Adding Identity without Password?


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Jul 17, 2019
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With Steve's app I can import an Identity without entering the password until it's needed. Having the same functionality here would make importing an identity quicker. It would also allow the identity to use the Rescue Code if the password was forgotten.
 

PHolder

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May 19, 2018
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import an Identity without entering the password
I'm unsure what you're referring to here, but I think you are mistaken.

You can "import" outside the app by copying the identity file into the correct folder. Inside the app, you need to have either the rescue code or the password.
 

ahauser

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Feb 22, 2019
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Please note that having to use the password when importing an identity into a different client is by design. This is because each client should honor the "password verify seconds" identity setting, which is only possible when decrypting the identity with the identity's current enScrypt settings and then re-encrypting it, determining the correct scrypt iteration count for the current device "on the fly" to accomodate for the password verification time set in the identity.

Otherwise, an identity created on a super powerful computer could take ages on a low-end smartphone to decrypt and vice-versa.

//EDIT:
This is a quote from https://www.grc.com/sqrl/SQRL_Cryptography.pdf, page 21:
Operational Note: This SQRL identity database bundles the GRC SQRL client user's user-interface preferences, including the time required to process a full password input. When this identity is imported into a compatible client running on a platform having a different processing speed - either a different PC or a mobile device - that SQRL client will obtain that user's preferred password processing time. Although different environments (for example, mobile) might suggest a differing security posture and password processing overhead, the client can note when a large difference exists between the processing time of the origin device - as revealed in the bundled time specification - and the current platform. The client can offer to immediately re-encrypt the user's just entered password to re-normalize all future password processing time.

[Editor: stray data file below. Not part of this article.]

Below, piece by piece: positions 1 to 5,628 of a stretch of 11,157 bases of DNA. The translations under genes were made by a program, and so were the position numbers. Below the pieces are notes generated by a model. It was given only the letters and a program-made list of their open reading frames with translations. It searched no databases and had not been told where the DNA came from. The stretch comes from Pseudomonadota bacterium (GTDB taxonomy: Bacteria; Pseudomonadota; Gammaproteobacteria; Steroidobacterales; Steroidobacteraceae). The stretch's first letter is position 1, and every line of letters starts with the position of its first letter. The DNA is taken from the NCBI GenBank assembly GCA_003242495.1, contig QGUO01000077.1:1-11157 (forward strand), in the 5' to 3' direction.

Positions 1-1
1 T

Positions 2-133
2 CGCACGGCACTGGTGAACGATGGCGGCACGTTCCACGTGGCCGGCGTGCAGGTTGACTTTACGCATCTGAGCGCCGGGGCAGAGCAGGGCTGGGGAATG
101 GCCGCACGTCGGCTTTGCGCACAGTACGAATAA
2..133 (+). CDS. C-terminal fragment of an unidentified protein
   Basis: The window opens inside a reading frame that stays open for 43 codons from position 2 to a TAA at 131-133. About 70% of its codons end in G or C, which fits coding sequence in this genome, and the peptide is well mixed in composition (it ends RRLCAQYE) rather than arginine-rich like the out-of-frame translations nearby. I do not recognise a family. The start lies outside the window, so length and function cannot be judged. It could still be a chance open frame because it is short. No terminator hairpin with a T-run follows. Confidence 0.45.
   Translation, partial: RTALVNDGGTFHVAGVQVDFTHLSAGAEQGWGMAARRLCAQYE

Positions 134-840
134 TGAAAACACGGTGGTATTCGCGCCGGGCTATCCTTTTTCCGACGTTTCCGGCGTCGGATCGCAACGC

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Jeffa

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May 20, 2018
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Please note that having to use the password when importing an identity into a different client is by design. This is because each client should honor the "password verify seconds" identity setting, which is only possible when decrypting the identity with the identity's current enScrypt settings and then re-encrypting it, determining the correct scrypt iteration count for the current device "on the fly" to accomodate for the password verification time set in the identity.

Otherwise, an identity created on a super powerful computer could take ages on a low-end smartphone to decrypt and vice-versa.

//EDIT:
This is a quote from https://www.grc.com/sqrl/SQRL_Cryptography.pdf, page 21:
I totally agree, but I don’t think Steve’s client reencrypts on import.
 

ramriot

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May 24, 2018
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With Steve's app I can import an Identity without entering the password until it's needed. Having the same functionality here would make importing an identity quicker. It would also allow the identity to use the Rescue Code if the password was forgotten.
NOTE: One should NEVER sync identity to a new device with an exported file that is NOT one protected by a user provided password. Reason being that without that protection you will need to use the rescue code at least once on the new device before setting a user password & if the new device is already compromised then you have lost complete control of your SQRL identity & the re-key operation will not help you in recovering that security.